Luna is a comic book that brings to mind, for me, more than anything, the recent Tarantino movie Once Upon A Time In Hollywood. Not because of a shared subject matter or anything like that — the world of aging film stars explored by Tarantino is very far afield from Luna’s story, to be clear. The similarity comes to mind from the way that Luna evokes a world and a time. It makes you feel like you’re elsewhere, like you’re at a different time and place, in the dying days of the sixties.
It’s more then just a period place, using the setting as just a setting. Rather, the setting is invoked to bring about the feelings that we associate with the time period, traditionally. That dreamy, Age of Aquarius, psychedelic feeling permeates the pages of Luna. This issue is really is not plot-driven. It’s not about what happens in the story. It’s about the feelings, the atmosphere, that the book evokes.
The plot is pretty minimal — our main character, Teresa, shows up in the desert, her car broken down. She’s taken in by a strange cult that seduces and entrances her, and as she stays with them, she experiences a number of psychedelic, magical visions – trips, basically. Then she goes back to the cult, and there’s another orgy/drug trip.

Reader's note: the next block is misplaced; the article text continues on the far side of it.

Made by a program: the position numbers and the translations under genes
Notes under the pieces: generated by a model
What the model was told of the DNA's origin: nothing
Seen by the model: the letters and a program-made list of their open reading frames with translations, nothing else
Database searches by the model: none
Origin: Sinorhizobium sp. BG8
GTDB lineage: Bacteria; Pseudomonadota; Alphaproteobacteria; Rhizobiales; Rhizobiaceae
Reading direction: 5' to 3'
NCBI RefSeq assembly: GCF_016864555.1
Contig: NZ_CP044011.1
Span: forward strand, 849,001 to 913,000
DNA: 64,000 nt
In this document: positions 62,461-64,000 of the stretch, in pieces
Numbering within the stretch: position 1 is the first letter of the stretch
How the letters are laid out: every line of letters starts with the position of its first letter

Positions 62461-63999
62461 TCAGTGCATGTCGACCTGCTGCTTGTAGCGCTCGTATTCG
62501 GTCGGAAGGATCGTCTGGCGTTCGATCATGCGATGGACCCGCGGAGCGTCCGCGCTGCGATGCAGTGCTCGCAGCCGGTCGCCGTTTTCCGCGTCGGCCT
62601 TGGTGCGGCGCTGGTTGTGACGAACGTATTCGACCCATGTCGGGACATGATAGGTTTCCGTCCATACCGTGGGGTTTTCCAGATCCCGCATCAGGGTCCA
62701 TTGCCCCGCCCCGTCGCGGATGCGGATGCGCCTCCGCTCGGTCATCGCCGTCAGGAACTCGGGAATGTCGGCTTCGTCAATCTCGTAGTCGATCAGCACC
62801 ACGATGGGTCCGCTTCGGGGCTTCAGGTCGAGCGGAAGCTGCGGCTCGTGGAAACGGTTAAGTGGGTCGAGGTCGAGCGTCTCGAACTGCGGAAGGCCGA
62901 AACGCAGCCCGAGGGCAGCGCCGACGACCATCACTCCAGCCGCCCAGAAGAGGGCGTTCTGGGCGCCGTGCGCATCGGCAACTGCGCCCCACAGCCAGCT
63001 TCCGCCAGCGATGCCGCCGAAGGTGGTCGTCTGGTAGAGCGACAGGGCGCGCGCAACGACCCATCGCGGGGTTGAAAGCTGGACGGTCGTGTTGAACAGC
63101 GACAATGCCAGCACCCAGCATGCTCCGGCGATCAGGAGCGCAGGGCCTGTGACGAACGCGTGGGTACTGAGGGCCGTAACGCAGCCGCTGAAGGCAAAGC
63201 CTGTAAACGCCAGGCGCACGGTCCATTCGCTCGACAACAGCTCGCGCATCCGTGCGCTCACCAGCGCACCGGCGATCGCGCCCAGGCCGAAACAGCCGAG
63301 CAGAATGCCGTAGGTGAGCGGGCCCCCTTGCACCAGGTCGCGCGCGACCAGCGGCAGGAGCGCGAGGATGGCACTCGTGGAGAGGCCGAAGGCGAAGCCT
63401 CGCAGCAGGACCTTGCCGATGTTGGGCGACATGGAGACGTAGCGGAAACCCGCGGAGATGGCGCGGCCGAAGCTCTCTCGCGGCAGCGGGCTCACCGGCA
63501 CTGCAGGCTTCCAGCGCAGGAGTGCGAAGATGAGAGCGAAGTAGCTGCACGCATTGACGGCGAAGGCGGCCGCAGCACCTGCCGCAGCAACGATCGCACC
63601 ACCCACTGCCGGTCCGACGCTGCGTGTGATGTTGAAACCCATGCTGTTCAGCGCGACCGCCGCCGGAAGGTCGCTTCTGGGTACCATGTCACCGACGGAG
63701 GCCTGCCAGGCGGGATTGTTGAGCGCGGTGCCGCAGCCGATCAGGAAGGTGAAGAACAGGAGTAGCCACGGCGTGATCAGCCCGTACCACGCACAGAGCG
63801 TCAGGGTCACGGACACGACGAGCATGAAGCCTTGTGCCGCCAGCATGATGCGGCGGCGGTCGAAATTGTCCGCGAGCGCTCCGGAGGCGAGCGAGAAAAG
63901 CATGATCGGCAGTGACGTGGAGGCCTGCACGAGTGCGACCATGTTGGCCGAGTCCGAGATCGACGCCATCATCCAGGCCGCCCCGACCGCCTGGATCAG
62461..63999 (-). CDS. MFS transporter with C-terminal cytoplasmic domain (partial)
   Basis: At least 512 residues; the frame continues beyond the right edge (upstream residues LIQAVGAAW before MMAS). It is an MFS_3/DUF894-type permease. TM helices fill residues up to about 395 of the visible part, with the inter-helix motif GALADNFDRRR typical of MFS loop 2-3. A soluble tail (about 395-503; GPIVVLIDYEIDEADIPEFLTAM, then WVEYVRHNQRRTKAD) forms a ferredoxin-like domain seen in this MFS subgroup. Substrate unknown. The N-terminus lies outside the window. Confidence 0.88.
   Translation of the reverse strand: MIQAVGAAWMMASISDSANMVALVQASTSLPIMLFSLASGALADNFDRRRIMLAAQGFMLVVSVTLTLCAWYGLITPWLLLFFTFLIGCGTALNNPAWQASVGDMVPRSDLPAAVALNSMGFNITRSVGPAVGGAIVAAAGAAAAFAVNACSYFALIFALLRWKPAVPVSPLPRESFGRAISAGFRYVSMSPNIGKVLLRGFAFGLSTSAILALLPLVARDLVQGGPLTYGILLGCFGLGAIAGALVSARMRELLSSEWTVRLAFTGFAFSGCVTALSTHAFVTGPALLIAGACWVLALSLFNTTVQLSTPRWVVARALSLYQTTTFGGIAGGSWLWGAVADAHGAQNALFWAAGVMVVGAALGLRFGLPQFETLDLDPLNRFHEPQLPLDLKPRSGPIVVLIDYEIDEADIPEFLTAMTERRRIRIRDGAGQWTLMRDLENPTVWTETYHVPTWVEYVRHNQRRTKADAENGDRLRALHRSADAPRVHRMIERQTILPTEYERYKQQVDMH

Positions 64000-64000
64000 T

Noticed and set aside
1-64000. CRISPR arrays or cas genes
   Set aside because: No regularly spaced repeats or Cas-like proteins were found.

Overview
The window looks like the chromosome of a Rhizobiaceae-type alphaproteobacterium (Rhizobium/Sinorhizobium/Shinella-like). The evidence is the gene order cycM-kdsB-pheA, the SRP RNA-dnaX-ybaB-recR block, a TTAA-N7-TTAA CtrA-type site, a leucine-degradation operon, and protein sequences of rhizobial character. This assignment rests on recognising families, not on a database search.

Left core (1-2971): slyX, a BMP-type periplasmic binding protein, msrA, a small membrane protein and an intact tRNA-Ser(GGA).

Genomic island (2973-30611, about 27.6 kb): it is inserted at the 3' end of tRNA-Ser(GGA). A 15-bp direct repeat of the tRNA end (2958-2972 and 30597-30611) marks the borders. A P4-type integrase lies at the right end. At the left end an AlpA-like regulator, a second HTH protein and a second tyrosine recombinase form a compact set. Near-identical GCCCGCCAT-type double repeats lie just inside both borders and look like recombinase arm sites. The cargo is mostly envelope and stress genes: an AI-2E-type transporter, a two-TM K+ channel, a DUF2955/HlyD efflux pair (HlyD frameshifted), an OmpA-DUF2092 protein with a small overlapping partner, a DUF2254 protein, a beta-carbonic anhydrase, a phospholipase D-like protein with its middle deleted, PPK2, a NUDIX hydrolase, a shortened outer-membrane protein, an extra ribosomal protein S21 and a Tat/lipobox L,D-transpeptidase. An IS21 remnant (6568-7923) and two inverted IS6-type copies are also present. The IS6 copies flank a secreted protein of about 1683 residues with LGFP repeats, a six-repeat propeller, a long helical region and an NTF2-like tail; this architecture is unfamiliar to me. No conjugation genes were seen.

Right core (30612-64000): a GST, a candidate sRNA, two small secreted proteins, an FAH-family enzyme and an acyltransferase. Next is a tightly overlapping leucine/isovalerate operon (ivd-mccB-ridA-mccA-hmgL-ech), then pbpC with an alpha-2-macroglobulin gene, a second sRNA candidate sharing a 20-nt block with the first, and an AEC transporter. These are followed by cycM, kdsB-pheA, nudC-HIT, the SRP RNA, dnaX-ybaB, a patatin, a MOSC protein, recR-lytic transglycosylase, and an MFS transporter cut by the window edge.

On the surface, it doesn’t sound like much. And maybe it isn’t; the plot is pretty straightforward. But it’s a credit to artist and writer Maria Llovet that this relatively barebones plot is so heavily complemented by her interiors that the final result becomes so evocative. From the very first pages, a completely incredible two page spread of mystic symbology and iconography, the atmosphere of the book is unmistakable.
But I have to continue to qualify my recommendation of this comic, for good or ill. This is Not a Safe For Work comic. Nothing wrong with that, to be clear, and the nudity and drug use in the story is honestly appropriate for the type of story being told. But this is a comic that will presumably be shelved somewhere between Batman and Moon Knight in the stores, and a rating or warning somewhere would have been appreciated.
But the book’s quality isn’t dissuaded by that. It’s a mature book with an interesting tone and atmosphere, one that I want to see continue to be explored. I am excited to read the second issue, and I’d highly recommend you read the first.
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